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Polebarn/greenhouse heat in S.E. Michigan

ChopinWood
ChopinWood Member Posts: 14
Hi All,

I'm in the planning stages for a year-round greenhouse and polebarn to be built this year. At this stage the two structures will be combined, but the exact construction of the greenhouse portion is still up in the air. For the sake of this discussion, lets say the polebarn part is 1,600 sq ft and the greenhouse is 400 sq ft.



Most of the polebarn will be purposed for workshop, and a portion of it will be purposed for a large fish tank 750 - 1000 gal. The fish tank and greenhouse work together in a closed loop aquaponics system, producing vegetables and fish. (with the only input being fish food). To keep everything alive during the winter, the whole thing needs to be kept at around 60F.



So I'm considering different heating systems, and have electricity and NG available.



One type is what a number of farmers use up North: In-floor, forced air. My brother built a good sized workshop/shed (50 x 56) and he's happy with how it works. Just a standard furnace blowing warm air into standard drainage tile beneath an insulated slab.

The heat exits through multiple registers on the opposite side of the shop. It seems simple - but I haven't been able to find much research on the web about it.



So I'm wondering if any of you have seen many of these installs and how they might compare to hydronic radiant heat.



I know I have a TON of variables here, AND issues relating to heating water, but I need to start somewhere. I appreciate any input you can provide... Thanks!

Paul

Comments

  • LarryC
    LarryC Member Posts: 331
    edited June 2011
    electricity reliability and freeze concerns

    DISCLAIMER:  I AM NOT A HEATING PROFESSIONAL !!!!!



    1)  What is the coldest temperature you are designing for ?

    2)  what is the hottest temperature you are designing for ?

    3)  Worst case, how long will the electric power be out ?

    4)  What heat sources will be in the structures ?  People, animals, appliances, etc.

    5)  What is the maximum allowable temperature change for the fish tank water?

    6)  Do you plan on adding additional heat sources?  Solar, wood burning stoves, etc.

    7)  Do you plan on adding additional heat loads?  Domestic hot water, additional radiant walls / ceilings / free standing radiators, outside swimming pools, pavement deicing, etc.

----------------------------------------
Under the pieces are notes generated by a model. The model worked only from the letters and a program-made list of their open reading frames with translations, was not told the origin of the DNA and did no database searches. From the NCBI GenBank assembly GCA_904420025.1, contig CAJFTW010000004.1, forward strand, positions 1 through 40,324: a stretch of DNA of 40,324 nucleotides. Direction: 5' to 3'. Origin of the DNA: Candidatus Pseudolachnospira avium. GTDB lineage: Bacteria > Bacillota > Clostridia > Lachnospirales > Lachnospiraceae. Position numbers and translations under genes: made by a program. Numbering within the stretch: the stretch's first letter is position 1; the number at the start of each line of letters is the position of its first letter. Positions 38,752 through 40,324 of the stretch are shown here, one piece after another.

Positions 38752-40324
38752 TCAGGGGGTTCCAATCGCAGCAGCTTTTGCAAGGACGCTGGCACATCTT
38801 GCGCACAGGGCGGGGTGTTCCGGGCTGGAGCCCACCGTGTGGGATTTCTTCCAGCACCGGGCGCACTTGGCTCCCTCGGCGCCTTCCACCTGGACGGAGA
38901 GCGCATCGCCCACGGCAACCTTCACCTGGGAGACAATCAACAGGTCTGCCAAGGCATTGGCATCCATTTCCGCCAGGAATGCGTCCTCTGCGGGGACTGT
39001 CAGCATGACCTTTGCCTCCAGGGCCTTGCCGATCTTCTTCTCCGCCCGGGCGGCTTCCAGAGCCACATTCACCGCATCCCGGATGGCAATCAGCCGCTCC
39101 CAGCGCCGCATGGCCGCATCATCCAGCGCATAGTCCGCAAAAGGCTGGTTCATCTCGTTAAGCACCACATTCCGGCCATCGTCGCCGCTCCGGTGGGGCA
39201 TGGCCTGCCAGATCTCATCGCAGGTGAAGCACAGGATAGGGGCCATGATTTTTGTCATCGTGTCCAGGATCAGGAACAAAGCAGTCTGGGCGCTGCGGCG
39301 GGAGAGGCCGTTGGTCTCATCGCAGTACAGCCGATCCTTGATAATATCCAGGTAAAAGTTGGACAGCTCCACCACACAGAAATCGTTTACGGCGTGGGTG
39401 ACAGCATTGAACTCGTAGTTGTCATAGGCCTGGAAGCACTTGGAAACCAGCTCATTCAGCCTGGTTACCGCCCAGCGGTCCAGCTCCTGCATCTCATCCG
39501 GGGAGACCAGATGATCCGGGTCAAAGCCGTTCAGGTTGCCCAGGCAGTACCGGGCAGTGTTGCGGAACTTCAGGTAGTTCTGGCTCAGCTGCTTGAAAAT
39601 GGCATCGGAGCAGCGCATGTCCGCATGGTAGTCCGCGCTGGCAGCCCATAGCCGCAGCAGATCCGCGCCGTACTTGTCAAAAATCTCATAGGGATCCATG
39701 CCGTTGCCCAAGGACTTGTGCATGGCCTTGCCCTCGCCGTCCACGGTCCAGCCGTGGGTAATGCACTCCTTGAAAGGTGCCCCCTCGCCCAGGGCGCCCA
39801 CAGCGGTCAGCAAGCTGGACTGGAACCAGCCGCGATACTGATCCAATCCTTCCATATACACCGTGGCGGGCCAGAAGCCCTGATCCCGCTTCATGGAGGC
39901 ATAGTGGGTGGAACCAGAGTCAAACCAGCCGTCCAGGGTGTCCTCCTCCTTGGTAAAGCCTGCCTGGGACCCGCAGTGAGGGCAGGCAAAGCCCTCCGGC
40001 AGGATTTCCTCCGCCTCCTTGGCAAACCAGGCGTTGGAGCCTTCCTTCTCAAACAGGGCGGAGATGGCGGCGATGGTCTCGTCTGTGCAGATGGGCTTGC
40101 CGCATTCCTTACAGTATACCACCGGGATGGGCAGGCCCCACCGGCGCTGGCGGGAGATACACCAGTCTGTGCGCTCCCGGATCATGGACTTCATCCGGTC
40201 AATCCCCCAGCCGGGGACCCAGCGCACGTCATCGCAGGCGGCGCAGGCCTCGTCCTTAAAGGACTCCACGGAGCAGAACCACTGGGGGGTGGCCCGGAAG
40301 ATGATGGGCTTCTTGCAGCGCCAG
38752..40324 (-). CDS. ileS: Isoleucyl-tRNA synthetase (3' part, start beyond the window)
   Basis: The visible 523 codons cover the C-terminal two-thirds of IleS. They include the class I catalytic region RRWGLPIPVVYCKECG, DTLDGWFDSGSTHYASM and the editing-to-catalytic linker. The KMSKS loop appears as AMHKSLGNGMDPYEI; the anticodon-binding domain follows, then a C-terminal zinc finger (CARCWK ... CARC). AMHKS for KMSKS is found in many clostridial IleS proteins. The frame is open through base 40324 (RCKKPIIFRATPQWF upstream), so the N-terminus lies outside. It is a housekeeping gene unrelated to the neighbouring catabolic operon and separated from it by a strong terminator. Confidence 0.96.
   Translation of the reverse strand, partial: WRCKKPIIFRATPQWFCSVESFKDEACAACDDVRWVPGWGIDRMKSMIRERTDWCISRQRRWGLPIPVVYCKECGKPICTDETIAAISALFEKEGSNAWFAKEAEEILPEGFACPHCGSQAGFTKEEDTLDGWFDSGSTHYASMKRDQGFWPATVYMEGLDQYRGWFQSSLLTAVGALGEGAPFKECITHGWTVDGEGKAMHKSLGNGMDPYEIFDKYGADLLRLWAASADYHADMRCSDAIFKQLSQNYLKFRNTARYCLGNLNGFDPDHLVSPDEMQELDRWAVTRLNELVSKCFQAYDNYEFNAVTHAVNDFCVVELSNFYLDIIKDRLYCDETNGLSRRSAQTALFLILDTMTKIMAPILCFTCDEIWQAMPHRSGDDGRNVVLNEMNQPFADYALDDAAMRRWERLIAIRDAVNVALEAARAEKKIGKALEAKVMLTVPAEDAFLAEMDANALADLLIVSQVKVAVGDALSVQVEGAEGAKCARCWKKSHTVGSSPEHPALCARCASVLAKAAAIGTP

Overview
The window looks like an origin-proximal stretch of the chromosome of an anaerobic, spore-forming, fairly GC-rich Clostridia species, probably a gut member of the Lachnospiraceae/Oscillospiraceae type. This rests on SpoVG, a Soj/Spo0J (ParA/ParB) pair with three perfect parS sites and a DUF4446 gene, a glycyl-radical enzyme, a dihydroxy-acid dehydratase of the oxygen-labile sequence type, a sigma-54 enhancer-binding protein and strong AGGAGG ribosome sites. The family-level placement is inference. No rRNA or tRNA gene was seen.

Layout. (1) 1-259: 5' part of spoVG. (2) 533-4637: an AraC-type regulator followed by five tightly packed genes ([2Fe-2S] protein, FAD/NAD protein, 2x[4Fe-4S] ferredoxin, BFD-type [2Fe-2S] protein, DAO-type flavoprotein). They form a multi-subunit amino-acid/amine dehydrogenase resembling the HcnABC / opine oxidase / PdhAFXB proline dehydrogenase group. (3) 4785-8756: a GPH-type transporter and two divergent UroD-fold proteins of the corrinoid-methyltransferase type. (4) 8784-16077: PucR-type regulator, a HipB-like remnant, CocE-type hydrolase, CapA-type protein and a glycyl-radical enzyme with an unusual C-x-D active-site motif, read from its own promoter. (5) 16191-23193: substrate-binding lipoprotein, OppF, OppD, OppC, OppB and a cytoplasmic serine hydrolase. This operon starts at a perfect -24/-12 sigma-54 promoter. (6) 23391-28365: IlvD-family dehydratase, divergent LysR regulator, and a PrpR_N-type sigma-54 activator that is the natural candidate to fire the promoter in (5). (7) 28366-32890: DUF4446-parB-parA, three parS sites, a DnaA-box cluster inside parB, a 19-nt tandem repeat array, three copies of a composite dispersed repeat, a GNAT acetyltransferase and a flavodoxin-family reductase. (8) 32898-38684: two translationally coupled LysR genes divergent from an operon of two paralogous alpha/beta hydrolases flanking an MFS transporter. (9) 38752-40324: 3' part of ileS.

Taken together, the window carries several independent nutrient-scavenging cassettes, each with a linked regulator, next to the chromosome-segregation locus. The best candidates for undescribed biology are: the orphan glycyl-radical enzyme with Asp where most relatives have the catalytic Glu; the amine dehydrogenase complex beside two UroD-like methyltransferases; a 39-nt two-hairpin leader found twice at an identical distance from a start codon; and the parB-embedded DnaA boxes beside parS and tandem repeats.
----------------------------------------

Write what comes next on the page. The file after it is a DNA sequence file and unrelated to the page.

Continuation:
.

    I would suspect that a water based heating system will be the most flexible with respect to adding additional heat sources and heating loads.  You can have multiple temperature zones to match the load requirements.  Low temperature loads would play well with solar systems.



    .

    A significant concern would be the possibility of freezing, during an extended power outage.  Adding a suitable antifreeze will reduce the risk of freezing at the expense of reduced heat capacity of the water and the more work required to pump the fluid around.



    .

    A well insulated floor slab with multiple loops would perform as your primary heating emitters.  A suitable heat exchanger could heat and cool the fish tank.  Raised seed beds could also be heated with local radiant loops directly below the beds.  Copper piping and plants would not mix due to copper being toxic to plants.  External radiators could help remove heat if the aquarium got too warm.



    .

    A suitable modulating and condensing boiler will allow you to closely match the heat load required to the output of the boiler.  This will reduce the amount of fuel consumed.  They are initially more expensive and MAY be susceptable to power surges and lightning strikes.



    .

    Building envelope insulation should reduce the heat load and therefore allow you to use a smaller heating plant.  If reliability is a significant concern, perhaps two smaller boilers is a better choice than a single larger unit.  A large water mass to help even out the demand for heat during the sping and fall shoulder seasons.



    .

    Leave provisions for future system expansion, and plan for maintenance activities such as component and pump replacements.  Include appropriate isolation valves, take pictures of the radiant loops before they are covered, only use quality parts, use oxygen barrier PEX to minimize oxygen migration into the system.



    .

    Good luck.  It sounds like a fun project.
  • ChopinWood
    ChopinWood Member Posts: 14
    Fun project indeed

    Hi Larry,

    Thanks for that punchlist of items. 

    You are correct that a water-based heating system would be the right choice - it has many benefits like the zoning, including the possibility of heating fish tanks and grow beds.  I was just hoping that in-slab forced air might be cheaper.

    Either way - I do need a backup generator for both heat system and air pumps for the fish.

    The allowable temperature swings in the tank are tied to the fish I ultimately choose.

    As far as the coldest/hottest temp designs - I can see that the average coldest temp is 14, but I'd probably design for zero, then I could fall back upon electric tank heaters if it drops to the rare -15F.

    Having alternate heat sources is a great idea too.

    I appreciate you taking the time to answer.

    I'm off to research builders of heated polebarns in SE Michigan.

    Take care!
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